Meet U.S. Congressman Ken Buck, a Republican of Colorado. Buck on Thursday called for President-elect Joe Biden to be prosecuted for supposed crimes after he leaves office.
Biden is not under investigation nor is there any proof he has committed any crimes, but that didn't stop Buck from making the accusation on live national television.
"The American people are fed up with corruption in Washington, D.C.," Buck told Fox News. "I think they're fed up with people selling their office for personal gain, and thats exactly what it appears President-elect Biden did."
Again, there is zero proof to support that charge.
"If he didn't do it, we need to have a special counsel to clear the air," he added, echoing reports that President Donald Trump wants to install one before he leaves office.
Buck, who has a long and disturbing history of ethical and legal missteps, went on to claim, falsely, that Special Counsel Robert Mueller "cleared" President Trump.
"If President-elect Biden is cleared, so be it. If he's not cleared, we need to proceed with criminal charges against Hunter Biden, and if necessary against Joe Biden when he leaves office."
Earlier this week Buck spun a false tale on Fox News radio, concluding, "I think that Joe Biden is going to be subject to blackmail if we don't get to the bottom of this. And so if he does become president, I think it's very important that we have an independent counsel looking into this."
.@RepKenBuck is on Fox News talking about prosecuting Joe Biden when he leaves office https://t.co/NlvMmB5lqS— Aaron Rupar (@Aaron Rupar) 1608214942.0
Again, zero evidence of any criminal or even unethical conduct by President-elect Joe Biden.
But there is plenty of evidence of inappropriate, questionable, and disturbing behavior from Ken Buck.
Congressman Buck, who for reasons unknown is also the head of the Colorado Republican Party, was one of 126 Republican members of Congress who signed on to the Texas lawsuit asking the U.S. Supreme Court to disenfranchise voters in four states that went for Joe Biden. The frivolous lawsuit did not call for the votes in states that went to Donald Trump to be voided.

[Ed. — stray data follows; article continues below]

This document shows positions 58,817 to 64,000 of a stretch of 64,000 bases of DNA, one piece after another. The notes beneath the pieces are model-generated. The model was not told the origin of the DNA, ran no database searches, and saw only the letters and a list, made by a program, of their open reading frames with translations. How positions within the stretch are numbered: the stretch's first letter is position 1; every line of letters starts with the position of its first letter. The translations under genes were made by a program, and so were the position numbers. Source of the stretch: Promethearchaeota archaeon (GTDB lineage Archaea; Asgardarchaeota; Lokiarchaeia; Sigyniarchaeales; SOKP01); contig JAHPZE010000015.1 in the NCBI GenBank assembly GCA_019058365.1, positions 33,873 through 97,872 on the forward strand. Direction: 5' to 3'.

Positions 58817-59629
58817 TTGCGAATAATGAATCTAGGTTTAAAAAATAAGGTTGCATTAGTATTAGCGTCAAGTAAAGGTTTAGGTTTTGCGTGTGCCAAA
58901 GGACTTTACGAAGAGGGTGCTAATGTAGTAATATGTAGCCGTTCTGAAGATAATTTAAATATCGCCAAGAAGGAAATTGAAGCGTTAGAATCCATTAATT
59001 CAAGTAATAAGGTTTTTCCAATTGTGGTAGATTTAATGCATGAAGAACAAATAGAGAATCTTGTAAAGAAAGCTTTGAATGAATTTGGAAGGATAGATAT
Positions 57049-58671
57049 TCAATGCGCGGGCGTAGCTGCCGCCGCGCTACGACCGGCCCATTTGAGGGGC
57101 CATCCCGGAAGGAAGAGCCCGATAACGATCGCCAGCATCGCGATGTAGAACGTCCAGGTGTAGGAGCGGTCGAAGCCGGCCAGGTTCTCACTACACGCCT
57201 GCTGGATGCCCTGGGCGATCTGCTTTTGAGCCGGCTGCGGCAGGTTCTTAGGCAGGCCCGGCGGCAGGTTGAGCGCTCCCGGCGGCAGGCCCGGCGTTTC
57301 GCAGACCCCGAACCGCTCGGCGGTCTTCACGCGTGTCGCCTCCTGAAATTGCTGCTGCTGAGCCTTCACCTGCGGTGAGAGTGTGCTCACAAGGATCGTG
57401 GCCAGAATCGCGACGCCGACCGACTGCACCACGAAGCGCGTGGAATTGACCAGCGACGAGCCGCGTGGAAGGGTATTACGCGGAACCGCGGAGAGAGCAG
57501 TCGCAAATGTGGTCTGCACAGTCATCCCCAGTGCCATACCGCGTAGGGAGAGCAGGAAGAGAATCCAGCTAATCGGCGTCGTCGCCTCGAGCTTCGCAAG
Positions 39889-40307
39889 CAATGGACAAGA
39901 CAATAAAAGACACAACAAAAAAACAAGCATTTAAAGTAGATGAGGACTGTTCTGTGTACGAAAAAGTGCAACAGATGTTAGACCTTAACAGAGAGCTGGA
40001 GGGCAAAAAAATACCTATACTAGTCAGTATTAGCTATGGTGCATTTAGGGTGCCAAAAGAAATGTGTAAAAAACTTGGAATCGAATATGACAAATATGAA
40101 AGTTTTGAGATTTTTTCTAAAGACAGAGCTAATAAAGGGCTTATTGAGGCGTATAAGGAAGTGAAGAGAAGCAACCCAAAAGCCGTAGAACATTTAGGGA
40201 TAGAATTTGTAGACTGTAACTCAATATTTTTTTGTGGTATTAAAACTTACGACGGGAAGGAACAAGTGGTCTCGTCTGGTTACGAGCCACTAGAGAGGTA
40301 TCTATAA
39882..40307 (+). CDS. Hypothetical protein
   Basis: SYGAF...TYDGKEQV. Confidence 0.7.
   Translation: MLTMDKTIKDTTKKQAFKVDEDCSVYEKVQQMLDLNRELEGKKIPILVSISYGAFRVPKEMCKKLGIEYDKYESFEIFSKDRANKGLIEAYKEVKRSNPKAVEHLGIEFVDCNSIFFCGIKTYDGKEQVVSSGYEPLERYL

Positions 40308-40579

Buck may not have much of a national profile but local Colorado newspapers have found plenty about him to report.
In May The Denver Post reported Rep. Buck "pressured a local party official to submit incorrect election results to set the primary ballot for a state Senate seat."
That party official, a local GOP chairman, blasted Buck's actions, saying he tried to force him to commit a crime: “To say it’s damning is an understatement.”
“You’ve got a sitting congressman, a sitting state party chair," he said, referring to Buck, "who is trying to bully a volunteer — I’m a volunteer; I don’t get paid for this — into committing a crime,” Eli Bremer told The Post.
Also in May The Denver Post reported that the "Weld County GOP chairman has filed a complaint with the local district attorney and the Secretary of State’s Office accusing an aide to Republican U.S. Rep. Ken Buck and three others of election fraud and corruption."
"It’s the second accusation of election irregularities to touch Buck," the Post noted.
Meanwhile, in other instances of disturbing behavior, back in the 1990's, Buck was the Chief of the Criminal Division in the U.S. Attorney's Office for Colorado. He was forced to take an ethics class after holding a meeting with defense attorneys.
The U.S. Attorney "called Buck’s conversations with defense attorneys a 'reckless disregard of your obligation to keep client information confidential,' according to his letter of reprimand," The Denver Post reported.
That case involved "a pair of Russian immigrant brothers who ran a gun store and pawnshop," who were "contributors to the Republican Party." Buck declined to prosecute the case, despite the FBI believing the store was "an easy place to pick up cheap handguns — commonly known as Saturday night specials."
In the early 2000's, as the District Attorney for Weld County, Buck was sued by the ACLU after he raided a tax service and took files of 5000 customers. The Colorado Supreme Court ruled his actions were unconstitutional, costing the county $150,000, as The Denver Post reported.
“The fact that his own agenda was more important than his community or the costs to the community shows a lot about his character,” said Rhonda Solis, a Greeley community activist. “He was wrong, and he didn’t like it.”
And in 2006 Buck refused to prosecute a rape case even though "the suspect virtually confessed, according to a police transcript ... of a phone call between the victim and suspect," according to a report in The Colorado Independent.